Skip to Content

Frenzied Pace Of Home-Price Gains May Have Peaked

home prices

The dizzying gains in home prices seen earlier this year may have peaked, according to data from HouseCanary. That doesn’t mean it’s bargain-basement time.

The median listing price increased 7% in August’s last week from a year earlier, compared with a 16% annualized gain in May, according to a HouseCanary report. The median price for sales grew 17%, down from a 31% year-over-year increase in May.

“The nationwide supply shortage continues to dominate the current market dynamics, but there are signs that list price growth is slowing,” the report said.

Think simmer, instead of a rolling boil, said Daniel Roccato, a professor of finance at the University of San Diego and a money coach at Credible. Prices are still rising. Just not at the record pace seen earlier in 2021.

“It’s like a tea kettle that’s been boiling like crazy, and now that boil has gone to a simmer,” said Roccato. “We’re not going to see a decline, but we could simmer here for a while.”

For all of 2021, home prices likely will increase 14% from last year, according to a forecast last month from the National Association of Realtors. The biggest gain came during the second quarter, with a 22% increase from a year earlier, NAR said. By 2021’s fourth quarter, the annualized gain will slow to 9%, the forecast said.

In 2022, the median U.S. home price likely will increase 4.4%, NAR said.

“I don’t see price declines,” said Roccato. “What I see is more moderate growth. Historically home prices gain about 3% a year, on average. That’s close to what we’re on track for, once we get through this frenzy.”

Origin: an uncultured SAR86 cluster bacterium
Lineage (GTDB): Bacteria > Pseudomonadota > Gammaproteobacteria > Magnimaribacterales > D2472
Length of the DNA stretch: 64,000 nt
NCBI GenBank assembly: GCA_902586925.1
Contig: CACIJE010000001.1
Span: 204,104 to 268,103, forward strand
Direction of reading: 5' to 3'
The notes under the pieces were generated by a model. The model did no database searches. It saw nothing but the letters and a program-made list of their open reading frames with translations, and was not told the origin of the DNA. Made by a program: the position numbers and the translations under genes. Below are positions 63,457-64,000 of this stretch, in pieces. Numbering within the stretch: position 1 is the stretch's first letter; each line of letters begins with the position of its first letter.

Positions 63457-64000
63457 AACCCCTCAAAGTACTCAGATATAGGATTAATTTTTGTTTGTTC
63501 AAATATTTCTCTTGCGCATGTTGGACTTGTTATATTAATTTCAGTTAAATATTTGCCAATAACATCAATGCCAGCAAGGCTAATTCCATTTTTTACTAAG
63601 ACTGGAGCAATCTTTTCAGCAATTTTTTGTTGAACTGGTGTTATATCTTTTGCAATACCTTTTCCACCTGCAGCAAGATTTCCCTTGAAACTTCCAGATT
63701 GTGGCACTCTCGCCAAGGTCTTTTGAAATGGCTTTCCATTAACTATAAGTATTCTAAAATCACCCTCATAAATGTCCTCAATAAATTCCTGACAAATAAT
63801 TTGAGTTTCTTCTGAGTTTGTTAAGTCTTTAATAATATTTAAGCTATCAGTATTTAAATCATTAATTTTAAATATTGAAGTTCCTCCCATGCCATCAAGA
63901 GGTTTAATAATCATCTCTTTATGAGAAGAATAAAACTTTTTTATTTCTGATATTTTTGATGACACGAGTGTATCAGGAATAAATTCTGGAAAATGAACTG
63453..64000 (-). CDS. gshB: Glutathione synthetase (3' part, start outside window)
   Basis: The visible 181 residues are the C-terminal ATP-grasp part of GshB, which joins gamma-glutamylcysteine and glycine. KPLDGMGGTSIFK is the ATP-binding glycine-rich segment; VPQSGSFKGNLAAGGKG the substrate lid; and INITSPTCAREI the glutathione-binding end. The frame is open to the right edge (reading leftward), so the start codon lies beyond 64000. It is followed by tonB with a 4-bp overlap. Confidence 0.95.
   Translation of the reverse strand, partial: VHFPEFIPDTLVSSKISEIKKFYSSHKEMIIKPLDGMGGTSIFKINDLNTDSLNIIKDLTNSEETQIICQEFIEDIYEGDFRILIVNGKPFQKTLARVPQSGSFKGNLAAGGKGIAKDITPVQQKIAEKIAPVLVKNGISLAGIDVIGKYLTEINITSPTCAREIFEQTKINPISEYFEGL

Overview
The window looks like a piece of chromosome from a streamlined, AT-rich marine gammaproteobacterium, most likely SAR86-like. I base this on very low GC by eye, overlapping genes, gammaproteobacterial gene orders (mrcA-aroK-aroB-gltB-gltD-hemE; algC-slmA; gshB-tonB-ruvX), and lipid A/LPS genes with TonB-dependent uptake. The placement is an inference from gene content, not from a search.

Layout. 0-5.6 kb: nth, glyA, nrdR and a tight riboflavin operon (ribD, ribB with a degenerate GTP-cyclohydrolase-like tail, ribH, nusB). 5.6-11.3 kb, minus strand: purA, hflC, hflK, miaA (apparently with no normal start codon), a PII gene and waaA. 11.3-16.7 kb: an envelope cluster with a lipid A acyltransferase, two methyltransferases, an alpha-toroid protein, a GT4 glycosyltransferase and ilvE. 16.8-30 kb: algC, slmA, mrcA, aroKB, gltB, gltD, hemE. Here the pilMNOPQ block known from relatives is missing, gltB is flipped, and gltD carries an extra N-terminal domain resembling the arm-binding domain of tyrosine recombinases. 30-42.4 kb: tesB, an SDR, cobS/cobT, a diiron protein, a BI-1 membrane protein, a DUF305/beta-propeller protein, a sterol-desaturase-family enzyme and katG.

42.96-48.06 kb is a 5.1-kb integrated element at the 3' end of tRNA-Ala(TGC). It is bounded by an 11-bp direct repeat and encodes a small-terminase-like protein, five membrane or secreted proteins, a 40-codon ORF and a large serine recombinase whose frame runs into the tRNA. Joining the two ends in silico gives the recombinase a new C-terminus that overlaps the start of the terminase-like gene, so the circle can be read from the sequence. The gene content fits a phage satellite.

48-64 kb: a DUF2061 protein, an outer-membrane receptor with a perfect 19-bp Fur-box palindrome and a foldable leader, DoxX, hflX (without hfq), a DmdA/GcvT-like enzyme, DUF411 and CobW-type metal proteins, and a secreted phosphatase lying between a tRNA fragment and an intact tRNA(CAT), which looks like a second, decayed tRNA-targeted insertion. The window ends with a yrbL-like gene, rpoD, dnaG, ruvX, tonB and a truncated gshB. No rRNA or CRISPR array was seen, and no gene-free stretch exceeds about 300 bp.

How did we get here, with home prices rising at a rate that’s more than triple the pace of household income increases? Thank the Federal Reserve, said Roccato.

When Covid-19 infections began spiking in March 2020, the Fed announced it was resurrecting a bond-buying program it first used during the 2008 financial crisis to support the economy and prevent a credit crunch.

Having the Fed as the biggest buyer of mortgage bonds sent rates below 3% for the first time ever in July 2020. That boosted demand for homes, and it increased the buying power of mortgage applicants because the cheaper financing meant they qualified for bigger loans.

“The Fed stepped up during the pandemic and did what they had to do to save the economy from a terrible situation,” said Roccoto. “But there’s always the problem of unintended consequences. It turbo-charged housing prices.”

This story originally appeared in

About The Author:

Kathleen Howley has more than 20 years of experience reporting on the housing and mortgage markets for Bloomberg, Forbes and HousingWire. She earned the Gerald Loeb Award for Distinguished Business and Financial Journalism in 2008 for coverage of the financial crisis, plus awards from the New York Press Club and National Association of Real Estate Editors. She holds a degree in journalism from the University of Massachusetts, Amherst.

Back to News